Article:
Tuesday, 8 May 2018

I have worked at The Christie as a nurse for more than 34 years and have seen many changes along the way - Gillian Goodwin

Gillian Goodwin - quality improvement nurse

In the lead up to International Nurses Day this Saturday, Gillian talks about her nursing career at The Christie over four decades. Each day this week Gillian will share her experiences by each decade.

I have worked at The Christie as a nurse for more than 34 years and have seen many changes along the way; not just the many patients and colleagues who have come and gone, but the changing fabric of the buildings and the ever advancing treatment technologies and nursing practices. What has not changed, however, is the Christie ethos of always putting patients at the centre of everything we do. I witnessed this myself as a Christie patient back in 1982 and realised that The Christie was where I wanted to launch my nursing career. So in September 1983 I arrived at the Christie as a newly qualified staff nurse and have been here ever since!

The 1980s

So what was The Christie like back in 1983? The hospital was managed by the local (South Manchester) health authority along with Withington and Wythenshawe hospitals and certainly did not enjoy the financial freedoms we have today.
This was eight years before the advent of NHS trusts. There were a lot more inpatient beds back then and there was just a fraction of the ambulatory activity we see today. The wards in the older part of the building – 1, 2 (now OAU), 3, 4 and 5 (now endocrine unit) were all long ‘Nightingale’ style wards with beds running along each side of the ward. The bed spaces still bore the wooden and brass plaques on the wall in recognition of the group or individuals that funded the first bed in the particular space in pre-NHS days. Ward 4 bore a plaque at the ward entrance to commemorate the ward being opened by the Duchess of York (later to become The Queen Mother), all sadly lost in subsequent refurbishments.
Every ward had a cupboard somewhere for storing the nurses’ paper hats which invariably tumbled out every time the cupboard door was opened!

Back in 1983, the ‘nursing process’ (holistic model of nursing care) was just six years old and was the nursing model used only on the Christie wards that had students. Other wards still operated a task orientated style of nursing which seemed archaic to my novice eyes. I thought ‘back rounds’ (backs and bottoms washed, rubbed, powdered one after the other) were a thing from the distant past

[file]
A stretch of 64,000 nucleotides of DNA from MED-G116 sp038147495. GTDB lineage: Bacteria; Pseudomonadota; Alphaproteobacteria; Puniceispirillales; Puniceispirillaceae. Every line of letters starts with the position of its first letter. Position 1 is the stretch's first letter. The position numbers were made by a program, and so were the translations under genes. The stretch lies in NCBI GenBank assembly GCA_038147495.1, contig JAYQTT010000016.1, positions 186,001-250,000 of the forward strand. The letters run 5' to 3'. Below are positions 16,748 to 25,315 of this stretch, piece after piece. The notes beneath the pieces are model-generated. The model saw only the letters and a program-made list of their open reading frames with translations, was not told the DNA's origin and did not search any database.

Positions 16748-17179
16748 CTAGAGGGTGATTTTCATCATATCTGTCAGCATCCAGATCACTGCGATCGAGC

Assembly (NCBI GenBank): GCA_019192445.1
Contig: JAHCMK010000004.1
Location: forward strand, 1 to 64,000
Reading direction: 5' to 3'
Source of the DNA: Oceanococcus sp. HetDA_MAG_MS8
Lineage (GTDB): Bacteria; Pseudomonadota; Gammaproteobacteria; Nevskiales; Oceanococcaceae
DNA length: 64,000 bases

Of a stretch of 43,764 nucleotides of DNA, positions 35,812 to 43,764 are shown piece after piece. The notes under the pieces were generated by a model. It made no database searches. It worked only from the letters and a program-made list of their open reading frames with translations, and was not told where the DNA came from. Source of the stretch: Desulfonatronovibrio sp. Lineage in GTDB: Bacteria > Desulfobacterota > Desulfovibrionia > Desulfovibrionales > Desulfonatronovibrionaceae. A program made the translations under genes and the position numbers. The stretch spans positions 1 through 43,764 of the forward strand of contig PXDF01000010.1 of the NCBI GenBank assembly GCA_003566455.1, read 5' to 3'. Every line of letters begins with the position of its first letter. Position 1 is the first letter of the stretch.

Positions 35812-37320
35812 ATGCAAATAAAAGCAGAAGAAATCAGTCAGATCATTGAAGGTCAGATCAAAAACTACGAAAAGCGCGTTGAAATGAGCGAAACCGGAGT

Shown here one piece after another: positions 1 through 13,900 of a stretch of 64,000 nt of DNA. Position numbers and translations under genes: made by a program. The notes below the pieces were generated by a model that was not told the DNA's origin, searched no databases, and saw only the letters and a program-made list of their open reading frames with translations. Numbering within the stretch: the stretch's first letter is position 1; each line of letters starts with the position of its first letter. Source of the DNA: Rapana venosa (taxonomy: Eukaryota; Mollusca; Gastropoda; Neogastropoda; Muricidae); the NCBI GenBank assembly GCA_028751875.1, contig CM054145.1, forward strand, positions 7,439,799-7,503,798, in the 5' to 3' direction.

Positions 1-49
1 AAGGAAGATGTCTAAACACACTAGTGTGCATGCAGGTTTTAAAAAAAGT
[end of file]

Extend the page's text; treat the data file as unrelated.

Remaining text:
Much of the trust activity in 1983 centred on radiotherapy and surgery, with chemotherapy a much smaller service in its relative infancy. While the risks associated with radiation were well known, and we all had the inverse square law (distance) and time drilled into us, the same cannot be said for chemotherapy where personal protective equipment was unheard of!

Advances in cancer therapies have, in subsequent decades, seen the demise of some of the treatments offered to patients in the 1980s. Caesium needles (inserted into either tongue or rectum) and cobalt moulds (worn externally) have long gone and patients having abdominal CT scan no longer have the indignity of a warm water enema prep. Better anti-sickness medications have replaced the use of sedatives to enable patients to cope with chemotherapy regimens, allowing them to eat and drink properly. Our young men with teratoma had a difficult time back then.

In 1983 the hospital had one specialist nurse for delivering chemotherapy on ward 12 – that was it! Even the stoma nurses who visited wards 9 and 10 on certain days were based in another hospital. Research nurses were unheard of.

During the early 1980s most nurses lived in dread of ‘The Change List’. Staff nurses were routinely moved around the wards each month on a completely ad hoc basis and each month I would scan the list anxiously to check that my name wasn’t on it. Alas after six months working at The Christie my name appeared. During the 1980s I gained nursing experience in a number of areas – Ward 4, Ward 1, Ward 3, Ward 5&6, Ward 10 and Radiotherapy Theatre. It was to Ward 4 however that I returned as senior sister in 1988.
Movement from one ward to another would, in those days, often be accompanied by a dunking in the ward bath on your last day on duty. I had the dubious pleasure of this ritual when I left Ward 10 to take up my promotion on Ward 4!
Tomorrow - the 1990s

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